Corruption is a phenomenon that affects everyone in society. Whether you represent a small or big business or work in public service, whether you are an employer or self-employed, poor or rich, you will be affected by corruption, directly or indirectly, since the costs of corruption are suffered by society as a whole. All parts of society, therefore, have an interest in containing corruption, and must share the responsibility. Corruption must never be perceived as an inalterable fact of life. We all can, and should, have our share in enhancing a culture of transparency, integrity and accountability.

Corruption undermines human development and severely impacts and derails a country's progress, including achievement of the Millennium Development Goals (MDGs). By diverting public resources to private profits and reducing access to public services, corruption runs counter to the basic interests and needs of every society, and poses a threat to economic development and social stability. Corruption occurs in all countries, regardless of their social and economic development, but it is also clear that corruption hurts the poor disproportionately and hinders efforts to achieve the MDGs, poverty eradication and human development by reducing access to services and diverting resources from investments in infrastructure, institutions, education and social services. Development programmes need to take into account the link between development and organized crime, and anti-corruption measures should be duly considered in development activities.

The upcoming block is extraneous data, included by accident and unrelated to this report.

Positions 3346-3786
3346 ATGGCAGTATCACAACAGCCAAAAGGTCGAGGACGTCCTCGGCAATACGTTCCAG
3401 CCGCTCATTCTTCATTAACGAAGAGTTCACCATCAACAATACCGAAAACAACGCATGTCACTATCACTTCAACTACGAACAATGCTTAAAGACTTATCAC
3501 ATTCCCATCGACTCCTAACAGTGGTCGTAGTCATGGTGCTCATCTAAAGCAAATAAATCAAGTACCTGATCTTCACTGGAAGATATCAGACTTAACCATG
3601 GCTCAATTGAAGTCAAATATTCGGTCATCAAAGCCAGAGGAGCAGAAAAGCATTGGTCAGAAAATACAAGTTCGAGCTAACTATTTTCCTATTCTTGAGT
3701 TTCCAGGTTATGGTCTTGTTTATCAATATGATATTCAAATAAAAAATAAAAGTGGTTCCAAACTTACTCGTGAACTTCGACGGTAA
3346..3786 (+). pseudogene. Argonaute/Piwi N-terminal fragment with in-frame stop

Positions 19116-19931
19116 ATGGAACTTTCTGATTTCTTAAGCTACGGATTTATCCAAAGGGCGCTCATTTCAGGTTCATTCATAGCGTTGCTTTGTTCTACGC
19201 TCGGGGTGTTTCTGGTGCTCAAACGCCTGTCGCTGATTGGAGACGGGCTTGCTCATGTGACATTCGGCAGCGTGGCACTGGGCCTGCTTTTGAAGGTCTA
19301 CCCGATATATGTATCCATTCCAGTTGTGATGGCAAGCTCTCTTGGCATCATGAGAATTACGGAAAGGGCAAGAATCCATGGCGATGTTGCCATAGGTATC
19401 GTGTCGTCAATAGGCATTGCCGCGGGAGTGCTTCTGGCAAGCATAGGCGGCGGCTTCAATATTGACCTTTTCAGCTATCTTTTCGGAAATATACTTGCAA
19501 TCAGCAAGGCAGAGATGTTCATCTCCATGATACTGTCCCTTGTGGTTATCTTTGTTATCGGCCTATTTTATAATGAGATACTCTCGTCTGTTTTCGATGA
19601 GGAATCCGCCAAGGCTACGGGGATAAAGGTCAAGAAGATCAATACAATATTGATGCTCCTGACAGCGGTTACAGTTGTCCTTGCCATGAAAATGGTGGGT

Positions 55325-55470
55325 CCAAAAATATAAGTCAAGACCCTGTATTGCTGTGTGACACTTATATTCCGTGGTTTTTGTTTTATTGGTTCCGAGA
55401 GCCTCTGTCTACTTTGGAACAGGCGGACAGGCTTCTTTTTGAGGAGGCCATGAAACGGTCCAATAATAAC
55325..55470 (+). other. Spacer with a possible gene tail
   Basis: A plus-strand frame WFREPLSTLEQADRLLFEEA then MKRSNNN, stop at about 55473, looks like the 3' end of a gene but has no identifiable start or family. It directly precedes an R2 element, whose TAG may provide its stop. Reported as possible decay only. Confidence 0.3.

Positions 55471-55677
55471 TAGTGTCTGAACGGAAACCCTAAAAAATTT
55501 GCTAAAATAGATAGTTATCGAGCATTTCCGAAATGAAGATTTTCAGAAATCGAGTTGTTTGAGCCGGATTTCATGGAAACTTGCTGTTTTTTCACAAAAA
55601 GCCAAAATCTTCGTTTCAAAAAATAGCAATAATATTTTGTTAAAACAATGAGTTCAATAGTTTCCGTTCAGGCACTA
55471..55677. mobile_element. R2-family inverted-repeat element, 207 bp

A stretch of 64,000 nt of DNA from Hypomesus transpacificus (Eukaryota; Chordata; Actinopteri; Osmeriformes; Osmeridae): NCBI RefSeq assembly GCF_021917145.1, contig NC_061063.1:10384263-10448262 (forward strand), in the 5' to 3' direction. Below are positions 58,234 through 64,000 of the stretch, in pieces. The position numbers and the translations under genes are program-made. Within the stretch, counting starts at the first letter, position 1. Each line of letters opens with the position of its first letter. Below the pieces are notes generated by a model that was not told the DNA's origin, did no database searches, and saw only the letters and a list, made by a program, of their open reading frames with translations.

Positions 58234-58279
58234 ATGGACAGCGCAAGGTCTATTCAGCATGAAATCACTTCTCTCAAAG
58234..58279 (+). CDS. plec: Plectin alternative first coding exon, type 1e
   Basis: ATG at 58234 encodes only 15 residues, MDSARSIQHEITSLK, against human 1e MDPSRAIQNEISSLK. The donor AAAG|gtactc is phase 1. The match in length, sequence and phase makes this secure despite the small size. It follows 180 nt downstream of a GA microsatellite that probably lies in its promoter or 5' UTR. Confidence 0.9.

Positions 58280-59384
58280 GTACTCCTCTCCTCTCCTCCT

Corruption weakens economic growth. Since it distorts economic decision-making, it also deters investments and undermines competitiveness. Anti-corruption is now firmly established as one of the principles of the United Nations Global Compact, the largest corporate sustainability initiative in the world and one of the main interfaces of the United Nations with the business community. The private sector plays a crucial role as an essential stakeholder in the fight against corruption. Governments cannot succeed in preventing and fighting corrupt practices without their cooperation and efforts. During an event organized jointly by Austria, Estonia, Japan and Tunisia in the margins of the General Assembly High-level Meeting on the Rule of Law, a representative of Mitsubishi Corporation stated that when some companies feel they can disregard anti-corruption legislation, the uneven playing field hurts those companies prepared to play by the rules. It also redistributes economic advantage away from more efficient and socially desirable uses in favour of an entrenched and sometimes corrupt elite. Governments, companies and citizens everywhere should thus have an interest in creating a more uniformly enforced anti-corruption legislation and in promoting the rule of law in order to further the common good. If bribery is a tool of commerce, the result is an uneven playing field where compliant companies are effectively excluded from certain markets. Faced with such challenges, it is not unusual for those companies to turn down a project or turn away from a country; it is the law-abiding, hard-working citizens of that country who become affected.